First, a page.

COAL: 1992 Buick Roadmaster – Roy and Me: One Man’s Love for the American Automobile

Roy and I entered our partnership on October 19, 2015. It was inauspiciously the same day as Canada’s federal election. Roy was always bespoked in a dark red suit, and the colours of the winning team that day were also red. Roy never indicated his preferences one way or another.

Roy was born in Arlington Texas, with prominent relatives including David Buick and Louis Chevrolet. When Roy came of age, he was already an anachronism, a vestige of a distant past. But he wore this status proudly and for that reason he acquired a close circle of friends who respected the traditional values he carried. They knew he was stalwart and dependable, a constant who didn’t waver with the fashions and vicissitudes of time. the He also grew into what used to be referred to as a ‘man of considerable carriage’, although it was referred to endearingly at the time.

Roy took good care of himself, always remembering to apply sunscreen. As such he looked young for his age. Self-care also prevented Roy from any skin cancer or blemishes, although some attributed that to his vigorous constitution and ‘healthy’ frame. Roy never wore a bad toupee as so many others his age; he had a clean pate befitting his quiet dignity. I would like to say that our partnership was one of mistrust and betrayal, if only to make for better copy.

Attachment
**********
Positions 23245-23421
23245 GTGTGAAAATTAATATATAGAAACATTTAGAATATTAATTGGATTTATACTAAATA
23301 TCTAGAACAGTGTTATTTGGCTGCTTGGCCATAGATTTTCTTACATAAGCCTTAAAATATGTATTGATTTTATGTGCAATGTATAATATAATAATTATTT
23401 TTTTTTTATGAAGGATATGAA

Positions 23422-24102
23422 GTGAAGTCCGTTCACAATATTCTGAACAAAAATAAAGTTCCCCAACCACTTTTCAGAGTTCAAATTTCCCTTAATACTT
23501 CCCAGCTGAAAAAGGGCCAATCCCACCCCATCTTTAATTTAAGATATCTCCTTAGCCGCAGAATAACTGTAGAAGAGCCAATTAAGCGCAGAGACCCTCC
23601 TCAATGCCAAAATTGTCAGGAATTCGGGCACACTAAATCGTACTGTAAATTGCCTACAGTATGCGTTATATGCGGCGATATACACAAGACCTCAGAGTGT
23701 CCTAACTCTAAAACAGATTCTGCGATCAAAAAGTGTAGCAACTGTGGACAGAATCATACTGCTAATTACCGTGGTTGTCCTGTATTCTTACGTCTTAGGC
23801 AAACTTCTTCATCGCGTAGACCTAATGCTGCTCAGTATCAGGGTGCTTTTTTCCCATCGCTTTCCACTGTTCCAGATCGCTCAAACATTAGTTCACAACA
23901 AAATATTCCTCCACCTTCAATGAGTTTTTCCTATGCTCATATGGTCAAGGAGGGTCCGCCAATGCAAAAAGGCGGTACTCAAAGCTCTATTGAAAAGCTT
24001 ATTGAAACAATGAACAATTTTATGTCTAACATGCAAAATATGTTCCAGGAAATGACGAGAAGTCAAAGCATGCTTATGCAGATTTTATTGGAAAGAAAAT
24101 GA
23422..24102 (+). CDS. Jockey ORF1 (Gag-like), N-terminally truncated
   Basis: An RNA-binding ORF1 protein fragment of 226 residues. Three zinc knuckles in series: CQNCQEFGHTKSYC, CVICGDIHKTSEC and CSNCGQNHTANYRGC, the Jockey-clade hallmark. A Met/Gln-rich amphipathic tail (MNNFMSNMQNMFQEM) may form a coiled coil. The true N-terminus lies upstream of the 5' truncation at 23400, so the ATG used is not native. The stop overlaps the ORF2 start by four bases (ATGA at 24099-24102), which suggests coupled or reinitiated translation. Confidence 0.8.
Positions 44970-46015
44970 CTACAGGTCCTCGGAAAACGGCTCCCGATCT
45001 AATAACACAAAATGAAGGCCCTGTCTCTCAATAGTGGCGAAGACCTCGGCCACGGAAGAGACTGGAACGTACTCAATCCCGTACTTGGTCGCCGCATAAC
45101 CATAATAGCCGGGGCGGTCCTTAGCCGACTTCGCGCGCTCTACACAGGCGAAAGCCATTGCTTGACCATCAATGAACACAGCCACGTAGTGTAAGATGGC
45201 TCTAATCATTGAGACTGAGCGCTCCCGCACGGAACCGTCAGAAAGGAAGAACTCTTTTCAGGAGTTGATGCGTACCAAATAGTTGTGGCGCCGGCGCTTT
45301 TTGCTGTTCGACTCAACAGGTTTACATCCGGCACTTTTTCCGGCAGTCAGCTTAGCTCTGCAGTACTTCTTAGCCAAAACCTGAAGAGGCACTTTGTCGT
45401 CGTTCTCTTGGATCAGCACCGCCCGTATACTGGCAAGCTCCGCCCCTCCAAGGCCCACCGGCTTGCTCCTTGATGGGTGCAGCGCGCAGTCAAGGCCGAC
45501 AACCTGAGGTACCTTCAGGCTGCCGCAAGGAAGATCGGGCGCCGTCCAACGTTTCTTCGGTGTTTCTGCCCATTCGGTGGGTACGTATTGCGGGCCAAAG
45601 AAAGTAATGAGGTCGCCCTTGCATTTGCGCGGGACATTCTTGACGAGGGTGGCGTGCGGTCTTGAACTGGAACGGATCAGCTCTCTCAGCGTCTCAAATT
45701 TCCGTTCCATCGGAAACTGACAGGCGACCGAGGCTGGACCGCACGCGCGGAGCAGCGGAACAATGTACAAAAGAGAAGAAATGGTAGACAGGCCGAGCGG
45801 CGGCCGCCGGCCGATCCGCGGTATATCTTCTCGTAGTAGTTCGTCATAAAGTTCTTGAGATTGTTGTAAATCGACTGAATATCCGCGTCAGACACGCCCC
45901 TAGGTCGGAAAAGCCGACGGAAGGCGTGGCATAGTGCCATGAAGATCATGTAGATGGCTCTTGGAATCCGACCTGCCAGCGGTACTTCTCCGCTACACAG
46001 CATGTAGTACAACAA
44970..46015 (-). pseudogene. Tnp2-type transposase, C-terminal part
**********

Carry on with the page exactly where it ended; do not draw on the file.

When Roy was younger he was in a bad accident, requiring some reconstructive surgery to his face. He must’ve had a good plastic surgeon, for no one was any the wiser. It was also wiser never to bring this up with Roy, as unconsciously he felt it ran somehow contrary to the high standard of authenticity he held himself to.

True, Roy was slow and ponderous, but he carried you with a surety that was always reassuring. Roy was reliable, always arriving at his destination in an unruffled manner. He didn’t like cities much, preferring the open road with its vastness to match his own considerable carriage, and where his true talents lay. Roy was accommodating. “The more the merrier” he would almost say. Roy never complained when you arrived with everything save the kitchen sink.

Sadly, our story does end somewhat on a note of betrayal. Due to financial circumstances earlier this year due to employment (that is, a lack thereof), I sold Roy’s interests to another party. Roy didn’t complain though, and is probably providing admirable services to his new partner.

Maybe his new partner will betray him too, and Roy will fall on hard times; where neglect won’t get him, old age will. But I hope in some way in another 30 years’ time, Roy is still chugging along, still enjoying the freedom of the open road and putting to bed the notion that being old means being disposable.